Dating from the 13th century, "Cantigas de Santa Maria" (Songs to the Virgin Mary) are no musty antiquarian oddities. At least, not in the care of the Boston Camerata, the Camerata Mediterranea and the Sharq Arab-American Ensemble on Sunday at UCLA's Royce Hall.
Introduced drolly from the stage by Joel Cohen, who directs both cameratas, these vernacular Spanish songs, collected and preserved at the court of Spanish King Alfonso X (1221-1284), are lively folk songs and dances refitted with Christian texts; the music has roots as well in Islamic and Jewish Iberian traditions.
The "Cantigas" tell stories of miracles wrought by the Virgin Mary -- a corrupt judge given one last chance, a simple monk who sprouts five glorious roses from his mouth. They also included praise songs.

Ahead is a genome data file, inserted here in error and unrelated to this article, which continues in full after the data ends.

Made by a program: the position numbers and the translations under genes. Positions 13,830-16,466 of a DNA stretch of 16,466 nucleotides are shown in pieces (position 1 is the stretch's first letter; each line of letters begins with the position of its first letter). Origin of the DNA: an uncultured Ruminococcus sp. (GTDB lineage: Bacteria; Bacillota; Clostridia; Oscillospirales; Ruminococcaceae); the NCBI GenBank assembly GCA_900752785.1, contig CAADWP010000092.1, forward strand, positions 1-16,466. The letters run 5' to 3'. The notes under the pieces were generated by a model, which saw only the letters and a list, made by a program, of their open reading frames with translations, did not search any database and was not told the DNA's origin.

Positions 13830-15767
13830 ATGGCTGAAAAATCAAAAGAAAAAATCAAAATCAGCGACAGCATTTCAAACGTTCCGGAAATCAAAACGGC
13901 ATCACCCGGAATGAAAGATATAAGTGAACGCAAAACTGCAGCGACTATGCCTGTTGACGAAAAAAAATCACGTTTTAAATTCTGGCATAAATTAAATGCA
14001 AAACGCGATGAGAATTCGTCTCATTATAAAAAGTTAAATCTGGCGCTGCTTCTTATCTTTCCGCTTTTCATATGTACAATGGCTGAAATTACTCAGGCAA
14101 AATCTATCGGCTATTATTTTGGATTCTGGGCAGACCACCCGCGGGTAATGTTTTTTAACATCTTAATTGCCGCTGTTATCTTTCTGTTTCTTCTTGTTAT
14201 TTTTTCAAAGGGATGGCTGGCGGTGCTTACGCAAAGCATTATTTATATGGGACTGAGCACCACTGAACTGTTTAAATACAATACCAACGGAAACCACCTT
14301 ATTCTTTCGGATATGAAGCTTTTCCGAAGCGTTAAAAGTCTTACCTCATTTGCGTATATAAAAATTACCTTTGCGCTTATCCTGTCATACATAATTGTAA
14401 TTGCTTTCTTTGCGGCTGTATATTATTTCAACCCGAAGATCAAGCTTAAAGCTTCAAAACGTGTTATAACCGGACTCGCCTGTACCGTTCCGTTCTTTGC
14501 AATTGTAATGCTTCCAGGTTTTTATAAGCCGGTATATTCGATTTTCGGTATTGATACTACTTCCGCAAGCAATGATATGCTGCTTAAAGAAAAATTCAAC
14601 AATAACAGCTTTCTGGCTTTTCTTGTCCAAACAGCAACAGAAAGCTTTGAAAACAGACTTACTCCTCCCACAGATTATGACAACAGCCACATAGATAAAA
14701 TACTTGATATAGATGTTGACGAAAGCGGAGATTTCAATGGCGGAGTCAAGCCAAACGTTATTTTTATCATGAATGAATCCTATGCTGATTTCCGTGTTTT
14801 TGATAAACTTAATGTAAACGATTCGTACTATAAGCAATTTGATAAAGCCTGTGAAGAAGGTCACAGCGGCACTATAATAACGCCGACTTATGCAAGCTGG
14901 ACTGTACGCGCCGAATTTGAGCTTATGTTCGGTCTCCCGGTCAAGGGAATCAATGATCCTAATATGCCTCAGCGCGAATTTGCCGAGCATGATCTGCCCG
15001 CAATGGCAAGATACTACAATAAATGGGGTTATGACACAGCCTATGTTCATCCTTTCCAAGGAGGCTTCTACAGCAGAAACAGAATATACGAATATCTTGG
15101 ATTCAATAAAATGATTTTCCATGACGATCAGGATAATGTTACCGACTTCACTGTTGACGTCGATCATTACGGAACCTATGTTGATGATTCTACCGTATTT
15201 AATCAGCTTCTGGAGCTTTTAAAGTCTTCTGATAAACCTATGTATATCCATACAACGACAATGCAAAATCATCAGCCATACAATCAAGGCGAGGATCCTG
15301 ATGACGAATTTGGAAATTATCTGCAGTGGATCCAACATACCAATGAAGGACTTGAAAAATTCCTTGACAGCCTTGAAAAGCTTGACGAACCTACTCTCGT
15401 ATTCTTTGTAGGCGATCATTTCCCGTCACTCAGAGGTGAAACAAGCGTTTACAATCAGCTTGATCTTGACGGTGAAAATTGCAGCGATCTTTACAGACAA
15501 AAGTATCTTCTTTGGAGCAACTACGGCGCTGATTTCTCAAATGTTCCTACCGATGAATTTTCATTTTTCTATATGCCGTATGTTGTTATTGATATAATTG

Singers Hayet Ayad, Anne Azema, Equidad Bares and Lynn Torgove separately and in various combinations told the stories as vivid, fresh, almost gossipy events.
The singers were supposed to be accompanied by the Andalusian Orchestra of Fez, Morocco, but only that ensemble's leader, violinist Mohammed Briouel, got a visa. Cohen put him together with Boston's Sharq Arab-American ensemble, made up of Kareen Roustom (oud) and percussionists Boujourmaa Razgui and Karim Nagi Mohammed. One vielle (a kind of violin) player was imported from Britain, Hazel Brooks. Camerata members Cohen (lauta) and Shira Kammen (vielle) also played. The substitute instrumentalists, with just a week to prepare before the seven-city U.S. "Cantigas" tour, shined.